Real estate. Law firms. Information services. Banking: Where else will this technology raise its profile?
8 min read
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While people debate the benefits and pitfalls of cryptocurrency, the blockchain technology that underlies these currencies is taking the main stage.
That’s understandable, as blockchain is a must-have in and of itself for creating competitive advantage.
For some companies, blockchain-based security applications are enticing; others are simply excited about blockchain’s potential for helping them create transparent marketplaces for their customers.
Whatever the motive, the immutable and transparent nature of the blockchain is what has so many people racing to incorporate it into their IT strategies. Joe Lubin, co-founder of Ethereum, interviewed by Newsweek explained why more and more companies are taking note: “There won’t ever be a single powerful entity that controls the system or controls gatekeeping into the system the way blockchain does,” Lubin said.
As a decentralized platform for innovation, blockchain technology, over time, will revolutionize virtually every industry. First movers will have the distinct advantage of figuring out how blockchain can get their business to the next level. They’ll also figure out earlier than their competition does the challenges that come with any new IT integration.
Following are examples of industries that are already adopting blockchain solutions with a great degree of success.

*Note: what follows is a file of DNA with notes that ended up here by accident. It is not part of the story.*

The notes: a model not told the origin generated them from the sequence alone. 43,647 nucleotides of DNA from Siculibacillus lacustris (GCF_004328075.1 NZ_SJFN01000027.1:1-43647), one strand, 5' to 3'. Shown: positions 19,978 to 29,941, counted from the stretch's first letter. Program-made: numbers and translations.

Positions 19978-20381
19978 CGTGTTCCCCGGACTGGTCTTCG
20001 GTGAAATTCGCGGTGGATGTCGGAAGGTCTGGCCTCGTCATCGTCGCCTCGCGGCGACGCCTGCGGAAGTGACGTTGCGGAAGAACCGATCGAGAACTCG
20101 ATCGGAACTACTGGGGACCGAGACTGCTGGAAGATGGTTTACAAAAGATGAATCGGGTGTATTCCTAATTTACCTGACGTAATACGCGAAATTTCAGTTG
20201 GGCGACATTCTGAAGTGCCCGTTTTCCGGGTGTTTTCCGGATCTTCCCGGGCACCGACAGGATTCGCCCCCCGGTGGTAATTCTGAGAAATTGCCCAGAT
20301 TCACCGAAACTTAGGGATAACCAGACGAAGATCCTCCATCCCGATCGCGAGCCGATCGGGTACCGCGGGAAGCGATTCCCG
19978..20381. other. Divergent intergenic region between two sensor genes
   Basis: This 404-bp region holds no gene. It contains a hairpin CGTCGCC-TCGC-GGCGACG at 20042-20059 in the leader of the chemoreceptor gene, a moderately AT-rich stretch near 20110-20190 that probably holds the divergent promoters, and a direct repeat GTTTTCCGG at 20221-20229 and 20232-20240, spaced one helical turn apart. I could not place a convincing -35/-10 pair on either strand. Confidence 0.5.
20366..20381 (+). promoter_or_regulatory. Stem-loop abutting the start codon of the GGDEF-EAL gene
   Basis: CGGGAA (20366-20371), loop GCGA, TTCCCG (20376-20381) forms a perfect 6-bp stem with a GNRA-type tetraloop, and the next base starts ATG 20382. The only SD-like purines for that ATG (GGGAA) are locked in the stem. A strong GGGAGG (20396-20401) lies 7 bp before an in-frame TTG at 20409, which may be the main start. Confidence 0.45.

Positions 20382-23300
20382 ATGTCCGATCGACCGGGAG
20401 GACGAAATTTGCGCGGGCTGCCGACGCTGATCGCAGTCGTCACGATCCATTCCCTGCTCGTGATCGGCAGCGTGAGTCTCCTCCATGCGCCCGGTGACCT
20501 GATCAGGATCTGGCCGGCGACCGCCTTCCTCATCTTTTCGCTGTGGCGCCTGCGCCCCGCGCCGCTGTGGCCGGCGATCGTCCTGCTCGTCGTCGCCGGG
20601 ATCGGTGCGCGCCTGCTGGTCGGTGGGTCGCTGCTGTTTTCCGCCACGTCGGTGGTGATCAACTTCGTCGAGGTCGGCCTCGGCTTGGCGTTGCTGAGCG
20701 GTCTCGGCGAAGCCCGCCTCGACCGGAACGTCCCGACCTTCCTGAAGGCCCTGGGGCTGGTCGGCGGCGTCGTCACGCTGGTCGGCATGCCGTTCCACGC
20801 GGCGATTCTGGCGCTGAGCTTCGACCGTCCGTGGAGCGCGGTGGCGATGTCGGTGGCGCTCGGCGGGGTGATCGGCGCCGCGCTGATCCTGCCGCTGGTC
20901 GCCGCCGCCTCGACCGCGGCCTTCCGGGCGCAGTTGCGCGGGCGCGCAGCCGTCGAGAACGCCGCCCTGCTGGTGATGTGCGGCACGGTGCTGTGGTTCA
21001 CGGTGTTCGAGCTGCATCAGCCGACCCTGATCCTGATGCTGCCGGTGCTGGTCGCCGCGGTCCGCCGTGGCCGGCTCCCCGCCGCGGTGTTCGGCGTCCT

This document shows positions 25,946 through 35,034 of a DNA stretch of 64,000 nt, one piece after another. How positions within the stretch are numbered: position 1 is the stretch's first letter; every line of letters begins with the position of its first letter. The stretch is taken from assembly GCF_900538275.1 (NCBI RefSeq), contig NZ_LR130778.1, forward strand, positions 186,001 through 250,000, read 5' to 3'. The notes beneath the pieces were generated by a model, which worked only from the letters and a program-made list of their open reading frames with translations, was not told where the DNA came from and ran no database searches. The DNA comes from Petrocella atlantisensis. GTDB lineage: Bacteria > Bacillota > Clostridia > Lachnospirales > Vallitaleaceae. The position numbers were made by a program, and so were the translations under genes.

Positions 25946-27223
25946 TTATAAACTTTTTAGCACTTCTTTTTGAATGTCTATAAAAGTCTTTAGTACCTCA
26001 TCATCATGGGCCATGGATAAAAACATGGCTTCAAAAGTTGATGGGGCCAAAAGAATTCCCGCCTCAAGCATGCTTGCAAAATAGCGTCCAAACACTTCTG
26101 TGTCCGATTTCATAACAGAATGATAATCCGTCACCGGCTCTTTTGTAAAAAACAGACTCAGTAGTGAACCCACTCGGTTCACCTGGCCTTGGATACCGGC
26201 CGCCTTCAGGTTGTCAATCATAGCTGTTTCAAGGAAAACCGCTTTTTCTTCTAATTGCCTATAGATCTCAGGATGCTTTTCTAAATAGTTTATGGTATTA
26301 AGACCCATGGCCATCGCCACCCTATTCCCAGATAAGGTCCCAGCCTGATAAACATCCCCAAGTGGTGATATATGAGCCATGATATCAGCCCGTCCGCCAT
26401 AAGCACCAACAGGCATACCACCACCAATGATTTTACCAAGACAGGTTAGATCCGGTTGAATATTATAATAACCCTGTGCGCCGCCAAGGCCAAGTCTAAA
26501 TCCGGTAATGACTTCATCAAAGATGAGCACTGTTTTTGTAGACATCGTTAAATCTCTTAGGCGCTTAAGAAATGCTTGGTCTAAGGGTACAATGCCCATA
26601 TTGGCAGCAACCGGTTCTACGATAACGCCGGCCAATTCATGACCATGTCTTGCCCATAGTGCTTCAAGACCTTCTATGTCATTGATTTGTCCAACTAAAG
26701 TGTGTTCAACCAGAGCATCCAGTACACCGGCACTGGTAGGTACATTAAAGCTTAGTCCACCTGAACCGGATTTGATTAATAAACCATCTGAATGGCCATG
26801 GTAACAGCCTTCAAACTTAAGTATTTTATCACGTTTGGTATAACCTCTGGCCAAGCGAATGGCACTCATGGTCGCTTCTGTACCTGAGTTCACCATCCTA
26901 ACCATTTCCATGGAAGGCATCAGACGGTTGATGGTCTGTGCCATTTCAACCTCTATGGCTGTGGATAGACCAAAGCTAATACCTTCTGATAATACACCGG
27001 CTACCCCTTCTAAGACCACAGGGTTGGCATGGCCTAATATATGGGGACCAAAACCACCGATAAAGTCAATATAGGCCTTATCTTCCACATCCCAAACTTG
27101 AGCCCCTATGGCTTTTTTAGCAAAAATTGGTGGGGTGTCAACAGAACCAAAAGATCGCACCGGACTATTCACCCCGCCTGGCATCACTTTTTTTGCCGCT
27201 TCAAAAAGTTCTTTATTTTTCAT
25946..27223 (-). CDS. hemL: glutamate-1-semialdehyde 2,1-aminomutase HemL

The challenges associated with fund administration are extensive. Currently, most companies rely on outdated software or ungainly paper processes. Gary Markham, CEO of aXpire a blockchain-based solution for expenditure management, described the traditional challenges in this company white paper. “Normally,” he wrote, “businesses have to spend a lot of time sorting through paper, PDFs and spreadsheets to process documents by hand.
“Smart contracts use software code to automate tasks, thereby shaving hours off a range of business processes.”
One of the biggest challenges in fund administration is tracking and managing expenditures. Blockchain solutions could solve that issue completely by reducing data inaccuracies, improving interoperability of various enterprise applications and creating more transparent expenditure tracking.
Continued Markham: “For fund managers, financial industry leaders or any regulated group, the ability to show a regulator a report of [expenditures] in real time, having spent far less time and money gathering that data relative to legacy solutions, is immensely powerful.”
As the internet has become inseparable from everyday life and been transferred to our mobile phones whose access is at our fingertips, users have sought instant access to their favorite websites. According to this report by Shopify, page-load speed is one of the most important factors for consumers buying something online.